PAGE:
Community College Charges Extra For Popular Classes

A California community college, Santa Monica College,has unveiled a plan to charge higher fees for some courses. Students who pay $180 per credit hour instead of the usual $36 per credit hour would be ensured a spot in certain classes– namely, those needed to complete training for a job or that are requirements so students can transfer to a four-year-institution.Officials in the California Community College chancellor’s office have already raised doubts about the legality of creating such a two-tier tuition system that would, indeed, limit access to students who are not able to pay such higher tuition rates, says theNew York Times.

The higher tuition costs for some courses will be just enough to cover costs, according to Chui L. Tsang, the president of Santa Monica College.Santa Monica College is arguing that, at a time of severe budget cuts, the school has few options. California’s community college system has lost $809 million from the state since 2008; the most recent budget cuts meant a loss of $564 million. The college has had to cancel more than 1,100 classes for the fall, leaving many students shut out of many courses. Since 2009, the state’s community college system has lost about 300,000 students and many believe that the difficulty of getting into required classes is to blame. Faculty are certainly troubled by the new proposal and have found themselves accepting more students into already filled classes.

The two-tier tuition will certainly be scrutinized. Santa Monica College is an interesting test case for such a policy. It has 34,000 students and is “widely considered one of the most successful community colleges in the country, with one of the highest transfer rates to four-year colleges.” Students have often chosen to attend Santa Monica for two years and then transfer to a four-year college. But with the new tuition system, only some students may be able to do so.

A donor has already offered to give $250,000 in scholarship funds for students who cannot afford the higher tuition. So far, Santa Monica College is only offering the higher credit fees for its shorter winter term, not in the regular fall and spring semesters.

Is Education Still the “Great Equalizer”?

The dilemma Santa Monica College and its students face is shared by many, and not only community colleges. Budgetary woes have limited the courses my own small Jesuit college in Jersey City can offer and students also often find that certain courses are filled or that courses for their majors are not routinely offered. The California State University agreed last week to limit the number of students it accepts because, due to budget cuts, it cannot pay for an increase in enrollment.

What all these measures point to is a growing portrait of how higher education in the US, and public higher education in particular, is increasingly beyond the reach of many.

Indeed, the two-tier tuition plan brings into question the very mission of community colleges which have historically been seen as a “social equalizer,” as providing an affordable education for those of lower economic means, immigrants and others unable to afford four-year colleges and universities. As theNew York Times succinctly puts it, “Will the policy essentially block some of the very people it hopes to benefit?”If access to education is only possible for some, can education still be considered an “equalizer” at all?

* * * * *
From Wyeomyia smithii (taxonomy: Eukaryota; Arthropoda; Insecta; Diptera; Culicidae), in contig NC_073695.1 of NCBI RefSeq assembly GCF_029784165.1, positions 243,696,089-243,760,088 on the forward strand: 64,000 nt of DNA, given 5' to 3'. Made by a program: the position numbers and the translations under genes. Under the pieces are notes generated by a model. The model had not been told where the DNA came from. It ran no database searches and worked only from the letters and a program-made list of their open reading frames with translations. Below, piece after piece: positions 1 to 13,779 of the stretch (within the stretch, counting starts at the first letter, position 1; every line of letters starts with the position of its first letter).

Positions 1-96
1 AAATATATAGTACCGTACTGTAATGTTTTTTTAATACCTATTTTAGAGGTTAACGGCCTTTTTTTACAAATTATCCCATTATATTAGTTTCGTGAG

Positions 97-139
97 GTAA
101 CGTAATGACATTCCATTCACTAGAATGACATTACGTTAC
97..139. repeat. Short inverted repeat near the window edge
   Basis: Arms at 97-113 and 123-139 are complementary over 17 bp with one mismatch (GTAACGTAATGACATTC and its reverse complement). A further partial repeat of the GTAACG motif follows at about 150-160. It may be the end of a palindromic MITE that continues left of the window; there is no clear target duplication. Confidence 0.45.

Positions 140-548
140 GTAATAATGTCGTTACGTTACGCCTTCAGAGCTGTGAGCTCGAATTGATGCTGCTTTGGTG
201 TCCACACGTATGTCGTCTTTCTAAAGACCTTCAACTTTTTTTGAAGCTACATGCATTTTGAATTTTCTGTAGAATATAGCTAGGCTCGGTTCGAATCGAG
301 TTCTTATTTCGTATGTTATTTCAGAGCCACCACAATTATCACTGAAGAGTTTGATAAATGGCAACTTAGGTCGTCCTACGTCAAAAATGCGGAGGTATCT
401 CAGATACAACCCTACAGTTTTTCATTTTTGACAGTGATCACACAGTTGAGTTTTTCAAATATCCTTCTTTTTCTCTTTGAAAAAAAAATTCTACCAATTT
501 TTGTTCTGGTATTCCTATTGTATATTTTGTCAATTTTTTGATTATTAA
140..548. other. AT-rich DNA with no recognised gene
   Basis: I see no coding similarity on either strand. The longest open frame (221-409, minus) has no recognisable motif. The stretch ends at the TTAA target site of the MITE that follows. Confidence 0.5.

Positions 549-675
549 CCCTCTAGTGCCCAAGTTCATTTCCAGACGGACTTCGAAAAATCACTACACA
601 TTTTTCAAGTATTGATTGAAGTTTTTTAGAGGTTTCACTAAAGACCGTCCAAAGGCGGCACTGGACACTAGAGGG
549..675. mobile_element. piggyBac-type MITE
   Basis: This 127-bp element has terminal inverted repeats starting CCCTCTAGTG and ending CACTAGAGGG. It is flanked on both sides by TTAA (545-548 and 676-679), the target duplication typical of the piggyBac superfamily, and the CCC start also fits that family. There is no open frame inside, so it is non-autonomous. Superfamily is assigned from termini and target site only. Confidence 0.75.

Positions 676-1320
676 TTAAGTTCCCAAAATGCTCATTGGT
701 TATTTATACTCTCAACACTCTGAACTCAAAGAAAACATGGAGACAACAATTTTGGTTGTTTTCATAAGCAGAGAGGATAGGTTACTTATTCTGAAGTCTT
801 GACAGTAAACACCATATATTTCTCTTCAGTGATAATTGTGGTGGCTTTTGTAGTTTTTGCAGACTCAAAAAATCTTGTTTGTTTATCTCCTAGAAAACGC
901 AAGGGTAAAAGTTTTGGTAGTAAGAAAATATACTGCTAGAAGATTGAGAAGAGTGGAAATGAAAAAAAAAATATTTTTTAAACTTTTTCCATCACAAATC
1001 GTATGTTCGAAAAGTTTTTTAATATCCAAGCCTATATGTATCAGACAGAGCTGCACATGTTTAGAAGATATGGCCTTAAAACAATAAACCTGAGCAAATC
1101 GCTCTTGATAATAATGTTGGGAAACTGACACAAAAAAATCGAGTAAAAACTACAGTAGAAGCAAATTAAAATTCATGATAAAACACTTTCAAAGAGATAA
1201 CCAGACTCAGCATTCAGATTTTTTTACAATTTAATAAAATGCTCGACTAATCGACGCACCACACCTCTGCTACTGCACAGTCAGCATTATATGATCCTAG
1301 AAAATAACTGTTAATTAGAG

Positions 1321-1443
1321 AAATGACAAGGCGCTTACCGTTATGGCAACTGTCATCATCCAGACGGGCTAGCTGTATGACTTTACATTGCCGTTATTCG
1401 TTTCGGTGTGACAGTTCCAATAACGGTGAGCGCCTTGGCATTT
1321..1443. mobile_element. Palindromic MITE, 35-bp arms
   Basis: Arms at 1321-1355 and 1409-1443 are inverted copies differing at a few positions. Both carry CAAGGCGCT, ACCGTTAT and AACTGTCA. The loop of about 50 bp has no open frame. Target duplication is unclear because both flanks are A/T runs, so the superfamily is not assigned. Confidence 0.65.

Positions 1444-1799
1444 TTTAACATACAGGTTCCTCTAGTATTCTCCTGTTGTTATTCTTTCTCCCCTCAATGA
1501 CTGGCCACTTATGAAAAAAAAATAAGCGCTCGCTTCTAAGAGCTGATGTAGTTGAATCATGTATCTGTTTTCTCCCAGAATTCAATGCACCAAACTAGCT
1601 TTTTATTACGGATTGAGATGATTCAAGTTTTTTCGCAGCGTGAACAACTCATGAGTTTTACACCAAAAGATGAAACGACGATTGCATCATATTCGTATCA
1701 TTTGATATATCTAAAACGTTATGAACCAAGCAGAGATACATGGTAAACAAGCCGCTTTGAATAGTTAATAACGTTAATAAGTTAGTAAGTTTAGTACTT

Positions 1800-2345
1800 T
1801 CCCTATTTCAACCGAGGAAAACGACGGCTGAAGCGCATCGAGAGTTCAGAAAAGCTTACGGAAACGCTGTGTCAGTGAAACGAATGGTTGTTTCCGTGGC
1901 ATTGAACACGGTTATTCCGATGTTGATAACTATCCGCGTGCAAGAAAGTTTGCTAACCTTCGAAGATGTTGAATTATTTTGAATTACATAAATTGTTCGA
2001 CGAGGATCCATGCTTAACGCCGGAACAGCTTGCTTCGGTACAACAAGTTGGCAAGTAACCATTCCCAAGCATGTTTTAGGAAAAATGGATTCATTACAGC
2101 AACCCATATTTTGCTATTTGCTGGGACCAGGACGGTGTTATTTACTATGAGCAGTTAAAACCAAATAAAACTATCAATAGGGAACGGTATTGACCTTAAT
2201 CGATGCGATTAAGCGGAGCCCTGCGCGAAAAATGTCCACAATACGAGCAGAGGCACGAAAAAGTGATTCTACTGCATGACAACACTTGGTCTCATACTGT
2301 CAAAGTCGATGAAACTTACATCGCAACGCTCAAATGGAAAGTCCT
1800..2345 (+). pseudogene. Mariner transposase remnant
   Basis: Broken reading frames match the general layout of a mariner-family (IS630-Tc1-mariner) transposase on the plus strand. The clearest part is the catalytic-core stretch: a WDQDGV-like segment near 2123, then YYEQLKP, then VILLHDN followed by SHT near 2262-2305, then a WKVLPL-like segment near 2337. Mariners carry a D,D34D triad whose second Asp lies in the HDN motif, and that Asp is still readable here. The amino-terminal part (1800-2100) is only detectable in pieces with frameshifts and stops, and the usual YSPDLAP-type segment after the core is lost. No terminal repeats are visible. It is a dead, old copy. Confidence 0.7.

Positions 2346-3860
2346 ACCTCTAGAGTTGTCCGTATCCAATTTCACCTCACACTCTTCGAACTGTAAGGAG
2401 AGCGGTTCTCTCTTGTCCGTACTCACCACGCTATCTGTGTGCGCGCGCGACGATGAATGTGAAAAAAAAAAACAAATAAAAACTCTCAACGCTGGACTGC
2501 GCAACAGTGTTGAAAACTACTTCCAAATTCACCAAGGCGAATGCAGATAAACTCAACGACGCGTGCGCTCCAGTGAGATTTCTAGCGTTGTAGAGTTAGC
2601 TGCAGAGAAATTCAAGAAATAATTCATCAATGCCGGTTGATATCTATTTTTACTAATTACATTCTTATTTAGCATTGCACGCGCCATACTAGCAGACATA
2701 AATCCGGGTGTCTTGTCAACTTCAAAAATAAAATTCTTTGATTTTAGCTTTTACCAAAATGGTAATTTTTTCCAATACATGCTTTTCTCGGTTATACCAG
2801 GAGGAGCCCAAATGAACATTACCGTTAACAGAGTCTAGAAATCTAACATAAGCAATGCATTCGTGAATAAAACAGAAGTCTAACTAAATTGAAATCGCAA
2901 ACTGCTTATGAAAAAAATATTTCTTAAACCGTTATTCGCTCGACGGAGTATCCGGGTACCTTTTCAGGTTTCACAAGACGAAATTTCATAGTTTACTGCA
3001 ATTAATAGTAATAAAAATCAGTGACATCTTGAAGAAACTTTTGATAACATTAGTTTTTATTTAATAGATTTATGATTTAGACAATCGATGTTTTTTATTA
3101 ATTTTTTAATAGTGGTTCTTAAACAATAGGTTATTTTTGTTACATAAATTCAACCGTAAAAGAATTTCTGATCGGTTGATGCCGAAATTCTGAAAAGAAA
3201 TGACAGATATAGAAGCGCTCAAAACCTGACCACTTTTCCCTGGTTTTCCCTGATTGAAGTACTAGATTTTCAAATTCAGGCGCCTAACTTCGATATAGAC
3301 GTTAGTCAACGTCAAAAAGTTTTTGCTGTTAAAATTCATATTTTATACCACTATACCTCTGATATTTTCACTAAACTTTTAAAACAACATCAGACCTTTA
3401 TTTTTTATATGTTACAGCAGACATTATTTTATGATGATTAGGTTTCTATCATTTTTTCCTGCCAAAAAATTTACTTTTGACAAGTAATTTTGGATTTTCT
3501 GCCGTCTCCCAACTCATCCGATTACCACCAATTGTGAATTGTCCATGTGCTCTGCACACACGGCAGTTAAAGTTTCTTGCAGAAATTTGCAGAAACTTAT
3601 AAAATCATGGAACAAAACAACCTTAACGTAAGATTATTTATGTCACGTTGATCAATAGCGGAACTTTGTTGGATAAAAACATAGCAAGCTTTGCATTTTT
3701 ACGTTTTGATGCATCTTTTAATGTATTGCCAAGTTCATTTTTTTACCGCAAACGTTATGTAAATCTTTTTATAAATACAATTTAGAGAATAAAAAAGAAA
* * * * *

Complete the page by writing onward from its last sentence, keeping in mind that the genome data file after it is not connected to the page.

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Kim Henry
Kim Henry3 years ago

I think that this price is very high and not many people are able to afford such tuition without any difficulties. Most of people don’t have so much money that is why they are called upon taking student loans and other kinds of financial help. Besides students are used to solve money issues with InstallmentLoans and this makes their lives much more complicated.

Ra Sc
Ra Sc5 years ago

The real problem is the refusal of California politicians to raise property taxes or taxes in general, even. The schools are suffering badly, so anything they do is going to be bad. You can't keep a school running well when it is underfunded.

Jos� Mar�

Thanks for the article

s. ryan
p. q5 years ago


Carol Gilster
Carol Gilster5 years ago

So, will the teachers of less popular classes be paid less? Will degrees achieved through the purchase of more expensive classes have a high surcharge associated with receipt of those diplomas?
Do "popular" classes determine what classes (non-popular ones) will be dropped from the curriculum? Maybe we won't have as many math and science classes now, resulting from that?

iii q.
g d c5 years ago

schools/education should be free and open to all...

Robert Vincelette

I have no doubt that the adjunct PhD faculty who teach these courses get the same near minimum wage $2600 per course for their labor. Tuition goes up, salary for faculty, except for a very few who get tenure, goes down, where does the money go?

John Mansky
John Mansky5 years ago

Thank you for the article...

Roy M.
Roy M5 years ago

As Stephen Colbert says, 'The market has spoken'.
An ethical institution would allocate more spaces to high demand courses. This is obviously not an ethical institution.
What's next, people profiting from health care? Oh, sorry. Society has lost its way.

Carolyn Dimmick
Carolyn Dimmick5 years ago

Just another way to remove public education and make it only available to the wealthy. Didn't we fight this battle before? Time to do it again. Maybe we should all go to school and move to other more progressive countries where everyone gets a good education and a good job and state sponsored healthcare. The U.S. is set and determined to try to go back in time!